No senior should be forgotten.
That’s the mantra at the Council on Aging – Southern California, an Orange County-based nonprofit whose programs focus on older and disabled adults around the region.
Much of what the organization does depends on volunteers – whether it’s those who serve in the Ombudsman Program that sends advocates into long-term care facilities to check on the welfare of residents, the unbiased counselors who annually help Medicare beneficiaries sort through byzantine healthcare options, the watchdogs who look out for financial abuse of the elderly, or other services.
“We are here to help seniors remain healthy, connected and protected,” says Lisa Wright Jenkins, Council on Aging president and chief executive officer.
And bring some joy at this time of year to those who may end up lonely and isolated otherwise.
For two weeks during the winter holiday season, volunteers and staff turn empty office space donated by the Irvine Company into a bustling and highly organized Santa’s workshop where they box, wrap and bag donated gifts for thousands of residents in skilled nursing facilities and residential care homes who are without family or friends to visit them, let alone come bearing presents.
In some cases, the SmileMakers Holiday Gift Program provides the only gift they will get.
Those $25 gifts – mainly lap blankets, sweaters, jackets, sweatsuits, shirts or blouses, robes, pajamas – are matched specifically to the folks for whom they are requested. All are newly purchased by donors who sign up online to fulfill a gift request from a senior, choose an “Angel Tag” from a company Christmas tree, or donate funds for the Council on Aging to do the shopping.
The ombudsmen make deliveries to the smaller board-and-care homes, while larger residential facilities with dozens of recipients typically will manage pickup and delivery. Each gift also comes with a handcrafted greeting card made by school children, teens and members of civic groups through an effort organized by two Orange County Girl Scouts.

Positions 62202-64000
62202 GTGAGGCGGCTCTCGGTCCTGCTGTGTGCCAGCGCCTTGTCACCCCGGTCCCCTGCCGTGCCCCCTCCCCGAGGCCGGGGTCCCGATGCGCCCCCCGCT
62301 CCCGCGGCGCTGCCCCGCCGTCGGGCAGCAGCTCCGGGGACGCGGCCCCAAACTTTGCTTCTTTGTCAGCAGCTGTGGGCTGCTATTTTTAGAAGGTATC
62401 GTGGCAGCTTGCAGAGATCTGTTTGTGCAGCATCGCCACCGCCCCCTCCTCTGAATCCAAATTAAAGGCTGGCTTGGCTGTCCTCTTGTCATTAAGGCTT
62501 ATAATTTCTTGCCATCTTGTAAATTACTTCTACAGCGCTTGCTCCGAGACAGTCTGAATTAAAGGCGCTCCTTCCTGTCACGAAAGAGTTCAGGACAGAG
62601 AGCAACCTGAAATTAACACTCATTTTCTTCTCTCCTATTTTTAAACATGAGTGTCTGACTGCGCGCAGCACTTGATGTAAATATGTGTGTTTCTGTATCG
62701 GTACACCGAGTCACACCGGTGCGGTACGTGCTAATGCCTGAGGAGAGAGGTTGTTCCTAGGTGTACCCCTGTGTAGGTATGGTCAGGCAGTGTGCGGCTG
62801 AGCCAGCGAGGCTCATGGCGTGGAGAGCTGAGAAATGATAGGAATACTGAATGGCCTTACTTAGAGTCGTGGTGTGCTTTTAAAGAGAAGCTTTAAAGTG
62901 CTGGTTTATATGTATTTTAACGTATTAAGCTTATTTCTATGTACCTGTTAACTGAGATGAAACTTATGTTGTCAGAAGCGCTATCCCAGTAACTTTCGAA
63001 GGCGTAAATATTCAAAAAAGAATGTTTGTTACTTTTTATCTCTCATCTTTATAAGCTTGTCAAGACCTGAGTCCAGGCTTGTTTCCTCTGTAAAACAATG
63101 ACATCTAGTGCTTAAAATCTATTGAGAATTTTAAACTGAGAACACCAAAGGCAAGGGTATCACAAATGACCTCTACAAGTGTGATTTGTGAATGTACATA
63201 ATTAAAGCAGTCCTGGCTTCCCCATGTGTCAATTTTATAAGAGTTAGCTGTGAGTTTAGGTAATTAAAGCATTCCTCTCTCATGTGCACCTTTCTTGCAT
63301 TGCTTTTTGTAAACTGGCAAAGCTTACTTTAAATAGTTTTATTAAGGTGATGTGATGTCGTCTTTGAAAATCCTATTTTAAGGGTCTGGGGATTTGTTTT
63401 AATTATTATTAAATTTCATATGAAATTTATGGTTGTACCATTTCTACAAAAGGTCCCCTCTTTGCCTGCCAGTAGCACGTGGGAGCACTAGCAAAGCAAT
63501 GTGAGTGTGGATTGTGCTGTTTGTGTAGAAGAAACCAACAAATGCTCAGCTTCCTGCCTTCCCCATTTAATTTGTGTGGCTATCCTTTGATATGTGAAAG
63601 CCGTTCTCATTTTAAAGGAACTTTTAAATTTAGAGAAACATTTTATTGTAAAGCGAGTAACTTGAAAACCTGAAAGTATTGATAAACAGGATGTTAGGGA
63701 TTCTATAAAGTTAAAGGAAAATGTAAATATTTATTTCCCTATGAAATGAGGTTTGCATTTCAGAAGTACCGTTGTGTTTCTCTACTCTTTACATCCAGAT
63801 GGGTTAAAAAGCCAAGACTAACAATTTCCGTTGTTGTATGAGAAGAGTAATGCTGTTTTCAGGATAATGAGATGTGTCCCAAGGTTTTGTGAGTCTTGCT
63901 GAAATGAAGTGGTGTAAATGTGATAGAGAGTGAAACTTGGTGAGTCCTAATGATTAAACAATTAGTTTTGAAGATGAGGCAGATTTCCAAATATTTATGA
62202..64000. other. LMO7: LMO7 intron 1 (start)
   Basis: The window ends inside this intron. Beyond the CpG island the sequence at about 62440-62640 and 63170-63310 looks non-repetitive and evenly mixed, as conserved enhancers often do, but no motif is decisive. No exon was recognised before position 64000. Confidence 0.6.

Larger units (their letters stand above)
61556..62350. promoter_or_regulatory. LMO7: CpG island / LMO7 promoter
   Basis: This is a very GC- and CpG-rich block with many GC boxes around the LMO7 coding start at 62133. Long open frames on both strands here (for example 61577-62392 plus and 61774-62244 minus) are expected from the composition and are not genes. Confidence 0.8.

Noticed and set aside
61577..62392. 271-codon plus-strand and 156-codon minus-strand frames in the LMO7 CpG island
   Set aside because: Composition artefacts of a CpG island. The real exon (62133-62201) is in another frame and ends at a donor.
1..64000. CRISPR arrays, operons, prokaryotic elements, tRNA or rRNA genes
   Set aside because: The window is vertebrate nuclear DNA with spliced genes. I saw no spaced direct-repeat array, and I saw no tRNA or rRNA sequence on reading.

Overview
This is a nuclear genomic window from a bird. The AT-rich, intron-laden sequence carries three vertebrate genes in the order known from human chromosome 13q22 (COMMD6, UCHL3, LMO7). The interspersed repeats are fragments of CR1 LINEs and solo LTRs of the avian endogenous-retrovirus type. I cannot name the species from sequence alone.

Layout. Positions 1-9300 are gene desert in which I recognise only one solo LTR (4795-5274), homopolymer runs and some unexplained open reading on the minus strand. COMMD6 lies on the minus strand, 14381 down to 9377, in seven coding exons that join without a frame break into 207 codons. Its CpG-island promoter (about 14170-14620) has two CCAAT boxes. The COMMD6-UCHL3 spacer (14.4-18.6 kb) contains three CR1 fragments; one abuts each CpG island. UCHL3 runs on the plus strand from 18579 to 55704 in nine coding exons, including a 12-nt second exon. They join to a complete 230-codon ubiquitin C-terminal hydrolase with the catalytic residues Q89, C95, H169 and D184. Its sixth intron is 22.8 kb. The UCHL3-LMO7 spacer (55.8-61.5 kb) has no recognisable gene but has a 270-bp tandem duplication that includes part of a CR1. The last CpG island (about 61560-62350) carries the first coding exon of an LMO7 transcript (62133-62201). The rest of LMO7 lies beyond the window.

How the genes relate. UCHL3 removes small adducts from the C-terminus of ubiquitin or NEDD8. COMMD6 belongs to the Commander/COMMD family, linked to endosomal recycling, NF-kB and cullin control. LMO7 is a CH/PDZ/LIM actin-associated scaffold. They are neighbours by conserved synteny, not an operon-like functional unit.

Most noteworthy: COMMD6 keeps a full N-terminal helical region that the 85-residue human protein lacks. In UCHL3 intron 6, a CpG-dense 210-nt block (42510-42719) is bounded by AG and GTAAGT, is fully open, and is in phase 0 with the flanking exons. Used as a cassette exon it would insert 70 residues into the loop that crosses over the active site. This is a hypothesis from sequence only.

At the start of the SmileMakers program back in 1997, 25 gifts were handed out. This year, about 5,000 requests are being fulfilled, underwritten in part by corporate donations – including $10,000 from Hoag Memorial Hospital Presbyterian and $7,500 from Pacific Life Foundation – that make up the bulk of $18,500 in cash donations.
To pull it off, the SmileMakers need about 20,000 square feet of empty space. Volunteers work at one of 13 boxing-and-wrapping stations set up from one end of the building to the other. That’s on one side of the space; on the other, the wrapped and bagged gifts are staged for pickup and delivery. Some of the larger residential facilities can have requests for 100 or more gifts.
It’s all coordinated so that the right gift gets wrapped and tagged with the first name and a tracking number for the recipient. Each station is stocked with stacks of gift boxes folded by 58 volunteers the week of Thanksgiving at a “Box Party,” along with wrapping paper and ribbon cut to the correct size by longtime volunteer Cindy Stieger of Newport Beach. (She also sees to the recycling.)